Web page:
I'm not trying hard enough to learn Japanese. I can still barely read all the katakana. That's another goal of mine for this month. To completely and utterly master kana. My last goal for the month is to complete NaNoWriMo, which is National Novel Writing Month. By the end of November, I'm supposed to have a 50,000 word rough draft of a novel. I'm working with an idea I got last year for a class project. So far, I've got at least 6,000 words. Not as many as I should, but not bad, either.

My job has gotten a lot better lately. I don't even want to talk about my visa situation because it's so complicated. So I'll tell you about it later. I'll post some pictures soon, too!

This weekend we're going to Kyoto and I'm so excited! I love Japan!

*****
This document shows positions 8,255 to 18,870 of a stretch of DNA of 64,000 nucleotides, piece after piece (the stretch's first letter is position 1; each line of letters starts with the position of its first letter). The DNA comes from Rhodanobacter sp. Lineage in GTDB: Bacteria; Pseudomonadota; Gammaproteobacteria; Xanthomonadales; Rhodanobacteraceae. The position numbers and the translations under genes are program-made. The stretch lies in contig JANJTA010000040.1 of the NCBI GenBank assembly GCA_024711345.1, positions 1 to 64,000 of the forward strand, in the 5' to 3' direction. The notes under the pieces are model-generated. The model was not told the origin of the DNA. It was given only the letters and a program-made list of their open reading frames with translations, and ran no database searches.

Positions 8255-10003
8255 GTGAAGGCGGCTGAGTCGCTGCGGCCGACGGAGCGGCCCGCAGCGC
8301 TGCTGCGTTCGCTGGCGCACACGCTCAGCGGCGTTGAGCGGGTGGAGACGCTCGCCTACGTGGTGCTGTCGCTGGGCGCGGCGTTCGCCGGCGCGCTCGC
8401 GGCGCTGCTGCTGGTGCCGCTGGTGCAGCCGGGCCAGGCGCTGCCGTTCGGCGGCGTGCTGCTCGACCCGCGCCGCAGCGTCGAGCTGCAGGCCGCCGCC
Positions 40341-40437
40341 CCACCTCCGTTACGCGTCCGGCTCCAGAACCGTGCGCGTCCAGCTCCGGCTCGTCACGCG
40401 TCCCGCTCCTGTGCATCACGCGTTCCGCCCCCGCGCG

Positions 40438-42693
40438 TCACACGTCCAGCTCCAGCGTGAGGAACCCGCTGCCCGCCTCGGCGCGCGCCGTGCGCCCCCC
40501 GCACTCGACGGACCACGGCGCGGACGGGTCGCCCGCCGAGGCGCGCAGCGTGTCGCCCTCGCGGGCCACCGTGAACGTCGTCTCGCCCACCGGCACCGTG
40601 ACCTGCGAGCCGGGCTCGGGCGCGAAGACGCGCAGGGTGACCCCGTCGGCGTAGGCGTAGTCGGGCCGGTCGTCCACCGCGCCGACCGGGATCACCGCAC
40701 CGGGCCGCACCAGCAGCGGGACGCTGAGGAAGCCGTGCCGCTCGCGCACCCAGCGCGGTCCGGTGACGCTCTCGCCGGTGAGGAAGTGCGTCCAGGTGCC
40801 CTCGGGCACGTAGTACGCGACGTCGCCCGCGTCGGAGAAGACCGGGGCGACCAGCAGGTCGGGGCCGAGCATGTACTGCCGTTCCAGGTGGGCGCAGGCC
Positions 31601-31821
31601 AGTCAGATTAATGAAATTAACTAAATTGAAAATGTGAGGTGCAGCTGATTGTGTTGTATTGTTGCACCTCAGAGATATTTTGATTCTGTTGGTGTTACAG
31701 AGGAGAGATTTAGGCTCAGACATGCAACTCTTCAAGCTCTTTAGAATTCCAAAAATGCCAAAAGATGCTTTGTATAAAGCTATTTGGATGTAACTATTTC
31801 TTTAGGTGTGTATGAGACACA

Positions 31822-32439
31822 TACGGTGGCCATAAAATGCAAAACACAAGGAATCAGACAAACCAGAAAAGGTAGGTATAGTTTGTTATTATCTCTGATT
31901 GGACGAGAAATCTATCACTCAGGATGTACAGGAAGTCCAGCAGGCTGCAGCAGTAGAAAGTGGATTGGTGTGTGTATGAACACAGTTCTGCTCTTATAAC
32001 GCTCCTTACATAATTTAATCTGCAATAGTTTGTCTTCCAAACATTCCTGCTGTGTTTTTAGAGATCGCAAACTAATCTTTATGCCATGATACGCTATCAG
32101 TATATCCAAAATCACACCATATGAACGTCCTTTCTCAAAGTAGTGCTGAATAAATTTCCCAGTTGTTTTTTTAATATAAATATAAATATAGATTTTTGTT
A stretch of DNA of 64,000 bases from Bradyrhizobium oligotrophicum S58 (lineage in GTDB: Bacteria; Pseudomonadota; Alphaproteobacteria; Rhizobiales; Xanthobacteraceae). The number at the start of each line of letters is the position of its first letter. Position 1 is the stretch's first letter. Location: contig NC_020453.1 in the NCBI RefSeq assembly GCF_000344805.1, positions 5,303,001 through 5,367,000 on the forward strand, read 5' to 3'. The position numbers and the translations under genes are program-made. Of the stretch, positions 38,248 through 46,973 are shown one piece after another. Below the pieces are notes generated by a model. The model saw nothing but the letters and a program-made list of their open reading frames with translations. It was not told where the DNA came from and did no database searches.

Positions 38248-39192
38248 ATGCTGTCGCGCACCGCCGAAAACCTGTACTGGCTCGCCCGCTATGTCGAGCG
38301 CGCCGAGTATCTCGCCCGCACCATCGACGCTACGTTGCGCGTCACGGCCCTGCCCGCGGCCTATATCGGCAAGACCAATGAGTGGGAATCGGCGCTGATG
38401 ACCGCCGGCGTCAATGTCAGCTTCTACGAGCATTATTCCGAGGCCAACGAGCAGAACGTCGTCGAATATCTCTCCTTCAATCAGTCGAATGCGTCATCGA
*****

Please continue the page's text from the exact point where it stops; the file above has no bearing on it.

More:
Wednesday, October 21, 2009

Miley Cyrus in Japan 2

Miley hasn't gone with me on all of my adventures, but lately she's been enjoying the fall weather in Nagano Prefecture. The rice fields are turning a beautiful shade of gold and the trees on the mountains are changing into reds and yellows.

Here she is in Iida, a nearby city.

in front of a rice field in a small town on the way to Iida.

Monday, October 19, 2009

I've become a slacker at blogging. Forgive me.